Well, my view on that is that the work Eboo was doing, and his colleagues at Interfaith Youth Core is so compelling because it's helping religious communities to have a language for the reality of pluralism, for the reality of religious diversity in the world, for the fact of changing demographics in the country. And even though those changing demographics can make people psychologically fearful and uncomfortable, and turn inward, they can if we have a better language of pluralism, also help people to come across lines, and do things that are constructive against the reality of our increasing tribalism and polarization, right?

Josh:

So, to me, the real problem is that, at least in my tribe, I'm Anglican but white evangelical, in my tribe, if say there may be at 80, 85 million evangelicals in the country, so Wheaton Colleges says you can look up different studies. Increasingly, politics is the foundation and religion is the icing on the cake, rather than the opposite and that's true for a whole host of reasons. I invite you to read Peter Wehner and David Brooks and Mike Gerson, a whole lot of other people on this question. But that is a problem when your identity is really politics and people are choosing to become "white evangelical or evangelical" because of the common politics, even if they share none of the faith, inspirations and reality.

Josh:

So to me, where you stand depends on where you sit. And Eboo mentioned earlier that sometimes you can have a Jew and a Muslim coaching a little league together and that's wonderful and true. Although it is increasingly the case, that while 50 years ago, you wouldn't let your kid marry someone of the opposite race. Today, you wouldn't let your kid marry somebody of the opposite political party. And that dynamic around sort of political polarization politicization of so much I think is behind the question you raised.

Eboo Patel:

Yeah, I have two answers to this question and at some point in this, I want to kind of get to the IFYC model of pluralism, so to speak. We've distilled it down into we hope easily men are memorable, almost bumper sticker type things. But I have two interesting question, Waj. One is there's very clearly a set of white evangelicals - Michael Gerson, Pete Wehner, two people Josh mentioned, obviously, David French, Russell Moore, Beth Moore. There's a set of white evangelical elites, if you will, who are very clearly carving out a different kind of identity that ought to be paid attention to, right?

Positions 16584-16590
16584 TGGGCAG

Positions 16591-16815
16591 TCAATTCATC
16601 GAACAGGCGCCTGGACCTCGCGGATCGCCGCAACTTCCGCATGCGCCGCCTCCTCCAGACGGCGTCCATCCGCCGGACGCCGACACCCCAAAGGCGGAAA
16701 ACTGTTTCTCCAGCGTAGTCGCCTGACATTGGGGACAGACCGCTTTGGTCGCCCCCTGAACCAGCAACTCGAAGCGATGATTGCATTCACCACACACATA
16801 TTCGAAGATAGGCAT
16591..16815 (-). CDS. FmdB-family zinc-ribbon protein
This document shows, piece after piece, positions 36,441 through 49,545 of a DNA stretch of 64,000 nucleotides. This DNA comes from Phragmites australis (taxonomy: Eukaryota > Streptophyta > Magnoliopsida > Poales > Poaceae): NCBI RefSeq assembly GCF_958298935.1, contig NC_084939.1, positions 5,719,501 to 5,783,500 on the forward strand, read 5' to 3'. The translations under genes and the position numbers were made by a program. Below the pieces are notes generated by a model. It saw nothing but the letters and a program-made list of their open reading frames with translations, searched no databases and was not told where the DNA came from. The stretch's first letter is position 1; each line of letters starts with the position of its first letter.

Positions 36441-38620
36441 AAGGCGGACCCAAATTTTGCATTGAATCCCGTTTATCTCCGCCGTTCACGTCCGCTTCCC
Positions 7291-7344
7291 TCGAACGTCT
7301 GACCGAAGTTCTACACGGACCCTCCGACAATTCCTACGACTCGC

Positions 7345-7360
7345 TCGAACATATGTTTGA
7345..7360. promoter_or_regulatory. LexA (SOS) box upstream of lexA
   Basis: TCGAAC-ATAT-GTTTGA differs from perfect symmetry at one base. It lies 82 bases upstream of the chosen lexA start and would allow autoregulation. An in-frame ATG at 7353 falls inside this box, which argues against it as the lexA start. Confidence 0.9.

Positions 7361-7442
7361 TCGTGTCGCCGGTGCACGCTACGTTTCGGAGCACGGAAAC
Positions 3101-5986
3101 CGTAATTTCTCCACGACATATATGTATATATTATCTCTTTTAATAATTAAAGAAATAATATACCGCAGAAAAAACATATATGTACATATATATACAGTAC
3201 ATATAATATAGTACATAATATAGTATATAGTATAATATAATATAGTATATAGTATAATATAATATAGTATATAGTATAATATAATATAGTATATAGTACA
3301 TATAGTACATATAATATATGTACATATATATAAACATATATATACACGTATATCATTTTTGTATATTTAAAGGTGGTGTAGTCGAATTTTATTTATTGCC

Eboo Patel:

But maybe more importantly, I actually spent quite a bit of time in actual white evangelical communities, because I go to a lot of college campuses - Wheaton, Calvin, Bethel, Messiah. And what people actually do civically is different what they say politically. I am not saying what they say politically doesn't matter. I think it does matter, but I think the manner in which people interact in civic spaces, also really matters. And this was actually the great Obama idea, right? He was like, "We are much kinder to each other. We are much more cooperative with each other in real life than we are on cable news." And back then, of course, social media wasn't as much of a thing. It was, social media has just quintupled the ugly, the kind of ugly avatar fight, right?

Eboo Patel:

I am not interested in the worst version of people. I'm interested in the best version of people. And frankly, I think that Muslims ought to be even more sensitive to this, because we have so often been caricatured that you read pieces on the caricature of Muslims or you see videos. You think to yourself, "I don't actually know people who act like that, or at least not that many people." If we have suffered caricature in the form of narrative and media, why wouldn't we be sensitive to other communities being caricatured also, right?

Eboo Patel: